old map of Taipei ...
lost again in the backstreets
of my mind
sparks from a bonfire
color my childhood
even in Taipei
I sing along, sing along
to Half of My Hometown
Some went north, some went south
Still lookin' for a feelin' half of us ain't found
So stay or leave
Part of me will always be
Half of my hometown
"Half of my hometown," Kelsea Ballerini, born and raised in the East Tennessee city of Knoxville, whose song is an ode to her hometown and how her relationship to it changed after leaving.
breaking through gray clouds
over Buckingham . . .
on its gold and black rails
notice of the Queen's death
Added: This Brave New World, LIII
nephews, cousins and suchlike
jostle for spots
on Buckingham Palace's balcony ...
kids in a bakery window
FYI: Child Poverty and Action Group, UK: ... There were 3.9 million children living in poverty in the UK in 2020-21. That's 27 per cent of children, or eight in a classroom of 30...
But in spite of all the progress that has been made the greatest problem in the world today remains the gap between rich and poor countries and that we shall not begin to close this gap until we hear less about nationalism and more about interindependence.
Queen Elizabeth II, 1983 Christmas Day message
FYI regarding the death of Queen Elizabeth II and the impacts/reflections
1: The Washington Post, September 8: Queen Elizabeth II and the end of Britain’s imperial age, Analysis by Ishaan Tharoor
The days to come will see a surfeit of commentary and analysis of the depth of that legacy. But one narrative is inescapable: Elizabeth ascended the throne 70 years ago as the head of a globe-spanning empire. But she died at a moment of contraction and uncertainty, with most of Britain’s colonies gone, its place in Europe a source of tension, and its global status diminished.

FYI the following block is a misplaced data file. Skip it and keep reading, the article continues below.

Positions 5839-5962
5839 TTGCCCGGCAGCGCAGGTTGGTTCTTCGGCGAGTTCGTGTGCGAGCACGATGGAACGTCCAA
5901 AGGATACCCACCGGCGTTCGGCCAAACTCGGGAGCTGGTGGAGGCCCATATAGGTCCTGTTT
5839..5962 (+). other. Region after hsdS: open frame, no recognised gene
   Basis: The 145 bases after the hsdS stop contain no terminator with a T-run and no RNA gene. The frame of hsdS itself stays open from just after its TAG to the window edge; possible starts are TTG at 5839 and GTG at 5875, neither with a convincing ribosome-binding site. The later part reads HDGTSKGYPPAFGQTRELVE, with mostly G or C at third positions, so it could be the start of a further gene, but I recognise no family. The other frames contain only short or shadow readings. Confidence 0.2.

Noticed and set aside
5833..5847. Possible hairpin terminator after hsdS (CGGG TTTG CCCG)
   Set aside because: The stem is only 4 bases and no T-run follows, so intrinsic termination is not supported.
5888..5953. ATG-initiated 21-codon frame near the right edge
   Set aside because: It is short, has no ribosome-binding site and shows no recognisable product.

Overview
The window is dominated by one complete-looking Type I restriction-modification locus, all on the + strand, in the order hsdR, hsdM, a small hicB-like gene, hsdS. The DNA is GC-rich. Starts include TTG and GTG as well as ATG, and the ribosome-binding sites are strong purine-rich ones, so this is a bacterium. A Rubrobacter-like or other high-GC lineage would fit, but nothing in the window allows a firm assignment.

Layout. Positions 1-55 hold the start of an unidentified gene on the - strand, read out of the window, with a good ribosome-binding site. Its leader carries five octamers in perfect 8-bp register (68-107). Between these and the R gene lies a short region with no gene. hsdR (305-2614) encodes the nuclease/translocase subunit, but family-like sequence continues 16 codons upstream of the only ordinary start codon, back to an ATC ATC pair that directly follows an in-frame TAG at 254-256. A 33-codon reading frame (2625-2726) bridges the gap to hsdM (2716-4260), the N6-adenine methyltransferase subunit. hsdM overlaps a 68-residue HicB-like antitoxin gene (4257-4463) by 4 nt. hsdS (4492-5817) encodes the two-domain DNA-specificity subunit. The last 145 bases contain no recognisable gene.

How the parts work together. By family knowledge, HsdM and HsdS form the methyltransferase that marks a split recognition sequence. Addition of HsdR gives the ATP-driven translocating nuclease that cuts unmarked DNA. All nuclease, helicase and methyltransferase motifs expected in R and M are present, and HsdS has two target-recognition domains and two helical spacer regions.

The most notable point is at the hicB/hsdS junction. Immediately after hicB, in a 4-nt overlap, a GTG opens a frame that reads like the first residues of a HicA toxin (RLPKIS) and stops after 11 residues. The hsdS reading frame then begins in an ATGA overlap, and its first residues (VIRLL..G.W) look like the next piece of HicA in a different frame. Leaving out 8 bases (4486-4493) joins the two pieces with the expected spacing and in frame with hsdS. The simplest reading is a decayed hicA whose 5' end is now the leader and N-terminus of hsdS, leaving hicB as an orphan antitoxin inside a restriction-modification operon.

2: The Washington Post, September 8: The day Elizabeth became queen in a treehouse in Kenya, And FYI: The Seattle Times, February 6, 2017: Queen’s porter at Treetops later joined Mau Mau rebellion
3: The Guardian, August 18, 2016: Uncovering the brutal truth about the British empire: The Harvard historian Caroline Elkins stirred controversy with her work on the crushing of the Mau Mau uprising. But it laid the ground for a legal case that has transformed our view of Britain’s past.
Elkins had come to prominence in 2005 with a book that exhumed one of the nastiest chapters of British imperial history: the suppression of Kenya’s Mau Mau rebellion (1952–1960). Her study, Britain’s Gulag, chronicled how the British had battled this anticolonial uprising by confining some 1.5 million Kenyans to a network of detention camps and heavily patrolled villages. It was a tale of systematic violence and high-level cover-ups.
On 6 April 2011, the debate over Caroline Elkins’s work shifted to the Royal Courts of Justice in London...In preparation, Elkins had distilled her book into a 78-page witness statement.
The British government, defeated repeatedly in court, moved to settle the Mau Mau case. On 6 June 2013, the foreign secretary, William Hague, read a statement in parliament announcing an unprecedented agreement to compensate 5,228 Kenyans who were tortured and abused during the insurrection. Each would receive about £3,800. “The British government recognises that Kenyans were subject to torture and other forms of ill-treatment at the hands of the colonial administration,” Hague said. Britain “sincerely regrets that these abuses took place.” The settlement, in Anderson’s view, marked a “profound” rewriting of history. It was the first time Britain had admitted carrying out torture anywhere in its former empire.
4: Smithsonian Magazine, "History," September 8: Elizabeth II Was an Enduring Emblem of the Waning British Empire: